School 'only supports female causes'
A Timaru girl says she was forced to wash off her blue face paint as it was supporting a male cause – and her school, being a girls' school, could only support female causes.
However her principal has told the Timaru Herald the school has "no policy around any gender-related fundraisers".
Kristie Bennet, 15, turned up to Timaru Girls' High School yesterday with half her face painted blue to support Blue Friday, a nationwide campaign to raise awareness of prostate cancer.
She said she wanted to take part as her grandfather died from the disease last year.
She hoped her fellow students would spread the cancer message to the men in their lives.
"When I went to form class I was told straight away to take [the paint] off. I went to the deputy principal [to ask if I could keep it on] and she said we were only allowed to support female causes.
"She watched me take [the paint] off."
Kristie said two of her friends were in the room when the deputy made the comments.
Kristie said she became upset at not being able to show her support and, after telling her friends about it, they decided to paint blue stripes on the faces of about 50 other girls.
When the deputy principal saw the face paint, all the students were asked to wash it off, Kristie said.
"[The deputy] said it was breaking school rules. She said the school should support female causes because we're an all-girls' school and that next year she was going to get everyone to support a female cause."
Kristie, who joined TGHS this year, said she and her sister wore blue face paint at a different Timaru school last year and did not get into trouble.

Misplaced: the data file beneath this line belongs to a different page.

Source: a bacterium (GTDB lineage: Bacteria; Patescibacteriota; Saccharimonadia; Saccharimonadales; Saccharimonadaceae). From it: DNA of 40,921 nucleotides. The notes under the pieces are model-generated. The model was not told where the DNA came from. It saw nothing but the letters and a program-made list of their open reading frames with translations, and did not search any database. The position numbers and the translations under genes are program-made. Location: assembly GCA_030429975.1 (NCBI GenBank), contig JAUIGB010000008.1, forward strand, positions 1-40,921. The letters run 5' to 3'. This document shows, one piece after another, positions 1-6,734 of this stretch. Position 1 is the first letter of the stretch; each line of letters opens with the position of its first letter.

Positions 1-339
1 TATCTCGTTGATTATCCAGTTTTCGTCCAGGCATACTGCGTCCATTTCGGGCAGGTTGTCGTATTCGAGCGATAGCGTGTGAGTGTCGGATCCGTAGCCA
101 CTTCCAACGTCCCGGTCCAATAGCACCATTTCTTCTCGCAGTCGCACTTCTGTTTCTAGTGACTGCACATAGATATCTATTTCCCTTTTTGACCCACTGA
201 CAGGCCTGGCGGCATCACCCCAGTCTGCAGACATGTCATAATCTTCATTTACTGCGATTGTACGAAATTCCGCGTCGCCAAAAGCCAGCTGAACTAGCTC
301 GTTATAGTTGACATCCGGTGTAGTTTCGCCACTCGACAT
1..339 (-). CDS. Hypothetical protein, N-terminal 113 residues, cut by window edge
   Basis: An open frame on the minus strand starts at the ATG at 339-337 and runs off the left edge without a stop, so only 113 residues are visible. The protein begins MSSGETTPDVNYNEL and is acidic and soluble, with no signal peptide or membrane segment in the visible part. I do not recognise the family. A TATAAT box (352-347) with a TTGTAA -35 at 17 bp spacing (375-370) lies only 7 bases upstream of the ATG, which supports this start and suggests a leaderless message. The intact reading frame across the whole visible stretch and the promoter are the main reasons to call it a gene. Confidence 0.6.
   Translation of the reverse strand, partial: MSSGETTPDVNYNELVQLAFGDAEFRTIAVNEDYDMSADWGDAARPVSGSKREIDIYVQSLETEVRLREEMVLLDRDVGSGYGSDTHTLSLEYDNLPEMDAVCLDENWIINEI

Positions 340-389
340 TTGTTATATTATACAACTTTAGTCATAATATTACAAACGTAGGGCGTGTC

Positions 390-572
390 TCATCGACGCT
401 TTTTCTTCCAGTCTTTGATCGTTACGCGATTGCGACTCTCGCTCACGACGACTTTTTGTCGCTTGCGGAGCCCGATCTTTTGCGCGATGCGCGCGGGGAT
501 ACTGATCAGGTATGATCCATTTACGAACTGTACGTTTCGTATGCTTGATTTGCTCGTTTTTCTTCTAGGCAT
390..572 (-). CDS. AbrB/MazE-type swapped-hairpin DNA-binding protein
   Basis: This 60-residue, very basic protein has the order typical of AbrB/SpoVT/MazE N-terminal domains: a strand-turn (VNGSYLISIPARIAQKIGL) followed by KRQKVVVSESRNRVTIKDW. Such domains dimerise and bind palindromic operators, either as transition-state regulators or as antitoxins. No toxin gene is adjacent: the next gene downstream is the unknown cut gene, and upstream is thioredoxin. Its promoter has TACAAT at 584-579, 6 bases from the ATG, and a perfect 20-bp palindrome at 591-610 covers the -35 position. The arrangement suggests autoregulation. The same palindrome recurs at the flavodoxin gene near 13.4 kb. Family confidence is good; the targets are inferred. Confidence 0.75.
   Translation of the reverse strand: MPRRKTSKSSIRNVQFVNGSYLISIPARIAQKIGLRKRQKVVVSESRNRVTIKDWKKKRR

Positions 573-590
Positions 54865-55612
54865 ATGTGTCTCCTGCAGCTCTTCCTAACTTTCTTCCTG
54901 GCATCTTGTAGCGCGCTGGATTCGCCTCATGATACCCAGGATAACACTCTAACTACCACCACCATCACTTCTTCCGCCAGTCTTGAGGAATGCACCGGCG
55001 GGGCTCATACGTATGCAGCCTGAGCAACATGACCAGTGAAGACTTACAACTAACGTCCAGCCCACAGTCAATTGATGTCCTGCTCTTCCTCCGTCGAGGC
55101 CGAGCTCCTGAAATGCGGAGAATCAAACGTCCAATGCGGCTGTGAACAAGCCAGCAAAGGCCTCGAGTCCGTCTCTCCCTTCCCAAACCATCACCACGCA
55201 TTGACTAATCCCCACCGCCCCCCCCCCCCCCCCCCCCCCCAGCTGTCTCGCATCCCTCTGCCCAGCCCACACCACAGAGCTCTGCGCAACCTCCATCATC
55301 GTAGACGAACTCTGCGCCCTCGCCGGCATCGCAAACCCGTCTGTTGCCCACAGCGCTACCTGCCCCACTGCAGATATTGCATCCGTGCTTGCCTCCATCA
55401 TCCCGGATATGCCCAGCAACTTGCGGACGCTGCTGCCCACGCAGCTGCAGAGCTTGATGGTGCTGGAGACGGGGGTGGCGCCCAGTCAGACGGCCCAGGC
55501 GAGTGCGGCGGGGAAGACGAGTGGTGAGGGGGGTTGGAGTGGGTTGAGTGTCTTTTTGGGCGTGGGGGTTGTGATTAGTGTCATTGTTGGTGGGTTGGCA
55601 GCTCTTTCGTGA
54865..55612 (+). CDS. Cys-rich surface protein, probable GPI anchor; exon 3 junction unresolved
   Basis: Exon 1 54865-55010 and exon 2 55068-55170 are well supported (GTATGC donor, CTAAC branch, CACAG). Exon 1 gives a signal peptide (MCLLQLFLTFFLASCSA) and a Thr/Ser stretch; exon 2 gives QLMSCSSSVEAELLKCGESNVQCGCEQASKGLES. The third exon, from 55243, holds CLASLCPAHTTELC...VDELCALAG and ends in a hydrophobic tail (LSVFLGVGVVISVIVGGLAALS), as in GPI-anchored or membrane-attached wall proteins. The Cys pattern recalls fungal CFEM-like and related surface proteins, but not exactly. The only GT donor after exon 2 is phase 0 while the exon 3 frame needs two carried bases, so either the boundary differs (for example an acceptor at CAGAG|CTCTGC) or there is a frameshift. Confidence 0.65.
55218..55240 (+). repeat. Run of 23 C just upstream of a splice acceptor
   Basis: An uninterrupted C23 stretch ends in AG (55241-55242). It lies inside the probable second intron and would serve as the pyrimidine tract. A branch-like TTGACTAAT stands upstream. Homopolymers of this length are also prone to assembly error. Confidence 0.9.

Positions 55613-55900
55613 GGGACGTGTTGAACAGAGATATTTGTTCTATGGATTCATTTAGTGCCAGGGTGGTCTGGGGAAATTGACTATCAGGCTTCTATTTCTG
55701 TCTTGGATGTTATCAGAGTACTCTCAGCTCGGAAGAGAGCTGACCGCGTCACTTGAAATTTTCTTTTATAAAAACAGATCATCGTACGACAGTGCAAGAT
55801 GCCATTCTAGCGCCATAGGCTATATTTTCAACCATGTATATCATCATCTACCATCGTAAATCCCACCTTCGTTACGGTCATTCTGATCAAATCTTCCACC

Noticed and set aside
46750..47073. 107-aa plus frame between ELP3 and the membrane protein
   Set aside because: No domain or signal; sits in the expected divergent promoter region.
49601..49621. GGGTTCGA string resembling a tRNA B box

"I don't see why it should be different. I just wanted to let people know about prostate cancer and to get people to support it as much as I do. I hope the school will change its mind so they can support prostate cancer next year."
She admitted she had not asked for permission to wear the face paint.
TGHS principal Sarah Davis said she understood that the deputy had told Kristie that if someone had approached the school earlier, they could have considered acknowledging her message in some way.
"If we're going to do things like this we have to deal with it as a school ... some of the girls who saw the paint would not have known what this was about, which is disrespectful to those in the school affected by this.
"It's something obviously really important for her [so that makes us feel] even more that it should have been done in a respectful manner."
Mrs Davis said at first Kristie agreed to deal with it differently next year, but then she decided to paint other students' faces "who were doing it as a challenge to the uniform" rather than to support Blue Friday. "When we support things as a school we need to make sure that's what the school wants. Obviously as a girls' school there might be different things that we look to support ... but we would never disrespect [other causes]."
Mrs Davis said Kristie may have misunderstood the context of what the deputy principal said. The deputy would have said something like: "There are lots of causes in the community, as a school we need to decide which we want to support. Maybe, say, breast cancer".
Mrs Davis said the school had a student council to hear requests around special days and had no policy on gender-related fundraisers.
The Timaru Herald